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PayPal to pay US$25m for illegally enrolling users in credit programme

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The US Consumer Financial Protection Bureau on Tuesday said PayPal will pay US$25 million in refunds and penalties for illegally signing people up for its online credit product and mishandling complaints.

[SAN FRANCISCO] The US Consumer Financial Protection Bureau on Tuesday said PayPal will pay US$25 million in refunds and penalties for illegally signing people up for its online credit product and mishandling complaints.

"PayPal lured in consumers to this product with deceptive advertising, signed up people without them knowing it and then mishandled billing disputes when they arose," bureau director Richard Cordray said during a telephone briefing with the press.

"This kind of conduct has no place in the consumer financial marketplace." The bureau simultaneously filed a complaint and a proposed settlement deal with a federal court in Maryland.

The complain accuses the eBay-owned online financial transactions service with illegally signing up and billing tens of thousands of people for PayPal Credit, formerly known as Bill Me Later.

PayPal Credit operates along the lines of a credit card, with payments spread out over time and balances triggering interest and late fees.

"From the first encounter a consumer may have had with PayPal Credit, there were problems," Mr Cordray said.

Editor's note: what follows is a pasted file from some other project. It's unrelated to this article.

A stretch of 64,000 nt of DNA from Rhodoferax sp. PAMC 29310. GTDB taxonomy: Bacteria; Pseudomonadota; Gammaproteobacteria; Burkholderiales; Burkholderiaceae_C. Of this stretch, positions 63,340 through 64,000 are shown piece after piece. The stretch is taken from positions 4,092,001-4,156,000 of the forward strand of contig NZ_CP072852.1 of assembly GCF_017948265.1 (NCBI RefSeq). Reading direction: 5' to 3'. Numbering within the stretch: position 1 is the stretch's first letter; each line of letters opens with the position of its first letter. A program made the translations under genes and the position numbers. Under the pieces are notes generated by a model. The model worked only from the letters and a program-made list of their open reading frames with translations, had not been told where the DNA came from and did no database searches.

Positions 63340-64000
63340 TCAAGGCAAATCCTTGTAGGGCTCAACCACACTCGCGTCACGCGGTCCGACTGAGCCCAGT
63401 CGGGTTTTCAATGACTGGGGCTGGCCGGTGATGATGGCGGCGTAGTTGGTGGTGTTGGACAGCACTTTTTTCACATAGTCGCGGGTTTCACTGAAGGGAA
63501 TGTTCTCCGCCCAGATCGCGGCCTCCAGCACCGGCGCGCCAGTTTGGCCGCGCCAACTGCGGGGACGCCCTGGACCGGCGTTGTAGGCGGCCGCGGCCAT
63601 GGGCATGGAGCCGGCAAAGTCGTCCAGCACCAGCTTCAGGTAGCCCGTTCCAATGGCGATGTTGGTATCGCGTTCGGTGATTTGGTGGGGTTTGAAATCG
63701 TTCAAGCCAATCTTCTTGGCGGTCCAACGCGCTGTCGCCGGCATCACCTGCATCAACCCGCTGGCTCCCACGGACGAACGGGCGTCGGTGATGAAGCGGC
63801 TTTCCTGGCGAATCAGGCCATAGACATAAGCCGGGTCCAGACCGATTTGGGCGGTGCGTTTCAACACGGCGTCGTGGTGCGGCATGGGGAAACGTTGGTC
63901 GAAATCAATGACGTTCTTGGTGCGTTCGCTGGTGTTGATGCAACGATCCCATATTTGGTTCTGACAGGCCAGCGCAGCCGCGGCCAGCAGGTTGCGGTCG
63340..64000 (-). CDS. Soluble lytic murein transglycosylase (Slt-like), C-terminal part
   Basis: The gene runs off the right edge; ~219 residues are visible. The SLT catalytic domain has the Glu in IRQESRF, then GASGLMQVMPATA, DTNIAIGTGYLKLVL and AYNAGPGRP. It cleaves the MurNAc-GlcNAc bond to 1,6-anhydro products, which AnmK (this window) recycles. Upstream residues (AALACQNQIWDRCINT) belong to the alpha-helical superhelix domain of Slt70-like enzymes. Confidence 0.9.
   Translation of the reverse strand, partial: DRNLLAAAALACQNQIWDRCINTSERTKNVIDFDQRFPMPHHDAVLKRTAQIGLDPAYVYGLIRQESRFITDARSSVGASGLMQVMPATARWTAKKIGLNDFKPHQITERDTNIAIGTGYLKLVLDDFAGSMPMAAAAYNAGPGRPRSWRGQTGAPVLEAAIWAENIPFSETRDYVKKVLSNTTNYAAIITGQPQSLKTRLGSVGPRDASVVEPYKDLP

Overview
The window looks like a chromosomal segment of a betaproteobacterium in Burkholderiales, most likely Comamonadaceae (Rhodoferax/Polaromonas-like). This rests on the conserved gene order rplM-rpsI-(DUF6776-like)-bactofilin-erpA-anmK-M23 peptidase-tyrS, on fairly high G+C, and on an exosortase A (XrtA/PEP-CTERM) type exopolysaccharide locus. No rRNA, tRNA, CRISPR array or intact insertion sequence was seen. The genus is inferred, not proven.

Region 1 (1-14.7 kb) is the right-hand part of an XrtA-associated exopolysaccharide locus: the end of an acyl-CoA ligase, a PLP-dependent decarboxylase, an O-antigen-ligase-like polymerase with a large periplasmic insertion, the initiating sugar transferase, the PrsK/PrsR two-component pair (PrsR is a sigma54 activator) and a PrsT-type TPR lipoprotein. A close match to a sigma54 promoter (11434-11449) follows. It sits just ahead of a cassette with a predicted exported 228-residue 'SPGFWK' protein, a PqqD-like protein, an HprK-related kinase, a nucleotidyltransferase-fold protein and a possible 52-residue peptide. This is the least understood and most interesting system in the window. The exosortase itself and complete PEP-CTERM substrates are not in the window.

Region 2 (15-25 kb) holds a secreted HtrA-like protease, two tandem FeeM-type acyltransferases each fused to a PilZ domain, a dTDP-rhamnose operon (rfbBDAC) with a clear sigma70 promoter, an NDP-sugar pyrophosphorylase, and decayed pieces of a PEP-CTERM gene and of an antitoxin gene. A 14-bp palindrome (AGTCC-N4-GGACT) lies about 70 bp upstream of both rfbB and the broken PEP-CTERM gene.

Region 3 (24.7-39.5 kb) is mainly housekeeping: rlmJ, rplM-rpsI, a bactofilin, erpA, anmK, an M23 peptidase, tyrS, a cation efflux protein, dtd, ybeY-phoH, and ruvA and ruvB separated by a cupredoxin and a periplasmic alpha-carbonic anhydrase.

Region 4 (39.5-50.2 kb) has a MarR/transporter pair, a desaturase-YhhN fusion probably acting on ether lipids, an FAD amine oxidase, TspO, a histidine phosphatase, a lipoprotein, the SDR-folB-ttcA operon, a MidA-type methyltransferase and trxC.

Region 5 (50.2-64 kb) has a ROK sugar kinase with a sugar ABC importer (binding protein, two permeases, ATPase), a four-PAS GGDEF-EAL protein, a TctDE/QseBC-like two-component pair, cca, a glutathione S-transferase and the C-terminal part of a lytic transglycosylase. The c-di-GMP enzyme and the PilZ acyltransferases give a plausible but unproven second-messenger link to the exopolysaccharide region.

"Tens of thousands of consumers who were attempting to enroll in a regular PayPal account, or make an online purchase, were signed up for the credit product without realizing it." Many people wound up with credit accounts because PayPal set the option as the default method of payment, according to the bureau.

PayPal also failed to deliver on promises of US$5 or US$10 credit towards purchases that had been advertised in promotions, the complaint charged.

"Finally, once enrolled, consumers encountered headache after headache," Mr Cordray said.

"PayPal failed to post payments properly, lost payment checks and mishandled billing disputes that consumers had with merchants or the company itself." Even when PayPal website problems thwarted efforts by people to pay, they were still charged late fees, according to Mr Cordray.

PayPal did not admit any wrongdoing in the proposed settlement, but did agree to put US$15 million into a pool of refund money for affected customers and to pay a US$10 million civil penalty to the bureau, the court filing showed.

The settlement also requires PayPal to make it clear during enrollments and purchases when people are opting for the company's credit feature, and to better handle complaints.

PayPal released a statement to the media saying that it continually works to improve its products and its communications with customers.

AFP